Category Archives: Trailers

City Building Permits For The School District

Many jurisdictions in Metro Atlanta seem to clearly know they are in charge of compliance with their local codes and vigorously perform that task. I’m not sure why others shirk that responsibility.

Georgia Department of Education (GA DOE) Guideline for Educational Facility Construction 160-5-4-.16(a) says, “Temporary educational facilities must meet all applicable state and local building codes and must have a separate certificate of occupancy for each building.”
Atlanta
Atlanta Public Schools has a document, “APS Design Guidelines v2.10 A Planning Guide for Construction and Renovation of School Facilities“, dealing with school construction. Appendix B is “City of Atlanta, Building Permitting Procedures and Guidelines for Educational Facilities.” This document discusses how to be compliant with the City’s local building codes.  Atlanta Public Schools states that “The Architect should allow at least 3 months from the time that the final drawings are submitted for review to the issuance of the permit. A preliminary review by a Plan Reviewer is a necessity to ensure that the process will run smoothly and that all code requirements have been addressed.”
DeKalb County
DeKalb County also issues permits to DeKalb schools for facilities in the unincorporated area.
Decatur
Decatur certainly enforces local building codes.  In Decatur, the school system must go before the City Council to even place a trailer on school property. Earlier this month, the Decatur School District went to the their council to REQUEST PERMISSION to add trailers to one of their schools inside the city limits of Decatur. Before the City of Decatur would approve the trailers, they wanted to know:

  • Whether the proposed use is suitable in view of the use and development of adjacent and nearby property.
  • Whether the proposed use adversely affects the existing use or usability of adjacent or nearby property.
  • Whether the proposed use results in a use which will or could cause an excessive or burdensome use of existing streets, transportation facilities, utilities or other public facilities.
  • Whether there is adequate ingress and egress to the subject property, including evaluation of the traffic impact of the proposed use relative to street capacity and safety of public streets and nearby pedestrian uses.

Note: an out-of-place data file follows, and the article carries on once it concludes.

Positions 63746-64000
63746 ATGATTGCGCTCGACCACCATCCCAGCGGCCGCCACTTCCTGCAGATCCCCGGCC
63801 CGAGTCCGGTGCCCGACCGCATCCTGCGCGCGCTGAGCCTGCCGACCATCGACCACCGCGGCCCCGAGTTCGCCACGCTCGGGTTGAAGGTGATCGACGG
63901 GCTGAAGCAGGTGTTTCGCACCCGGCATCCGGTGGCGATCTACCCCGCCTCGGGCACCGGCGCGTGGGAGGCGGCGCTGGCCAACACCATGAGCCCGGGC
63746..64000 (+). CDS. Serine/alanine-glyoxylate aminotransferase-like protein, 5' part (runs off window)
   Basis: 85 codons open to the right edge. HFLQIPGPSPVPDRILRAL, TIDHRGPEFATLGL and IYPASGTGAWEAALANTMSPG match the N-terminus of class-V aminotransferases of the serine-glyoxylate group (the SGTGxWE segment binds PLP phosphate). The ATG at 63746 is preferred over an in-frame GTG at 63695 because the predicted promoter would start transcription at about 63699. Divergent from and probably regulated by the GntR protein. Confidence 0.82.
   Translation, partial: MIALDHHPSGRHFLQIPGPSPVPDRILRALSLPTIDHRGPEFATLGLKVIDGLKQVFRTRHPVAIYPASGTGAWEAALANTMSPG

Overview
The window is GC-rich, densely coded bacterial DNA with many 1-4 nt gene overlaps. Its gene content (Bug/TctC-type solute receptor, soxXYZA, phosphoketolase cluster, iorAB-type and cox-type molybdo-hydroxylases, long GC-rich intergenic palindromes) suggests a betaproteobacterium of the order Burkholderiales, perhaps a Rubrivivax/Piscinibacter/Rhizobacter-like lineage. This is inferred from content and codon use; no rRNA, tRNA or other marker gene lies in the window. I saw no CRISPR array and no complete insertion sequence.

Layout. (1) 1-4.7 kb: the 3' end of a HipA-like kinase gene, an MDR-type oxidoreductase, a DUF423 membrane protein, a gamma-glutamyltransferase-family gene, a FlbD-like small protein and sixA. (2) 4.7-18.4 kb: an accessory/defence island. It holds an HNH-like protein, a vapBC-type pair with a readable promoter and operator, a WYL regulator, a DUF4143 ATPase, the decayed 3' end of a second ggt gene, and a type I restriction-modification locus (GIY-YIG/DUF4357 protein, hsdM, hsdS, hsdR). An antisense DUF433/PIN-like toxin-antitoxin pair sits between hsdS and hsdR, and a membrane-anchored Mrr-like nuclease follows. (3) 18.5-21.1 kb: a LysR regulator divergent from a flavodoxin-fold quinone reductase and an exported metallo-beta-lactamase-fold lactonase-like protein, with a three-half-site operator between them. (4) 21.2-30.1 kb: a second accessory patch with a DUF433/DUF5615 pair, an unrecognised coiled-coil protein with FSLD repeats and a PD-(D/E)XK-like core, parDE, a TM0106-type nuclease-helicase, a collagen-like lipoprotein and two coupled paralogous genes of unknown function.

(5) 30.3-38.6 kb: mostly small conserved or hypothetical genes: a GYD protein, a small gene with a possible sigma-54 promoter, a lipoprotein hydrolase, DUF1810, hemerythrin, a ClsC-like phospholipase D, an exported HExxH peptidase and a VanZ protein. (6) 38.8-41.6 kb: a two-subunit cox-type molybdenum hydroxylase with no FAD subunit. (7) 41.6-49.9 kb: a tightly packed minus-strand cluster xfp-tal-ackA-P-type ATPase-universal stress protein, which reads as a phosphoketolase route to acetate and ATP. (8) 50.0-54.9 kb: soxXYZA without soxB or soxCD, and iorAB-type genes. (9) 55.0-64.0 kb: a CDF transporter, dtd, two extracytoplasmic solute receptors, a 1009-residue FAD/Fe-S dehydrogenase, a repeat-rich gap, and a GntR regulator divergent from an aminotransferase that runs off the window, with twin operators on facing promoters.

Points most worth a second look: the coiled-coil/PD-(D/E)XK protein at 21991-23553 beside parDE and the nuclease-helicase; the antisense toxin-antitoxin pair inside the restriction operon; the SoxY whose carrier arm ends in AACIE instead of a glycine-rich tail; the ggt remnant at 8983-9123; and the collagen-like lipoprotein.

• Whether there are other existing or changing conditions which, because of their impact on the public health, safety, morality and general welfare of the community, give supporting grounds for either approval or disapproval of the proposed use.

Dunwoody
Until just recently, Dunwoody hasn’t performed inspections or issued Certificates of Occupancy for DeKalb Schools in years. I asked DeKalb Schools Chief Operating Office Joshua Williams to help me understand how things are going to work in Dunwoody.

Joshua Williams
DeKalb Schools, Chief Operating Officer

“Under a new arrangement (via a Memorandum of Understanding), the City of Dunwoody will still be responsible for issuing land disturbance permits, building permits, and the certificates of occupancy.
The DeKalb County School District will hire a third-party professionally certified engineering and inspection firm to perform the building plan reviews and inspections which were previously conducted by the City of Dunwoody.”
–Joshua Williams

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The City of Dunwoody has taken a hands-off approach when dealing with building permits and facilities code compliance with the school district. After it was exposed that school facilities were missing Certificates of Occupancy, the City and the School District started to discuss how to address this problem. Out of those discussions, the City approved a Memorandum of Understanding (MOU) between the City of Dunwoody and the DeKalb Board of Education. I believe the superintendent signed this MOU without notifying the board. I’m seeking clarity on that part.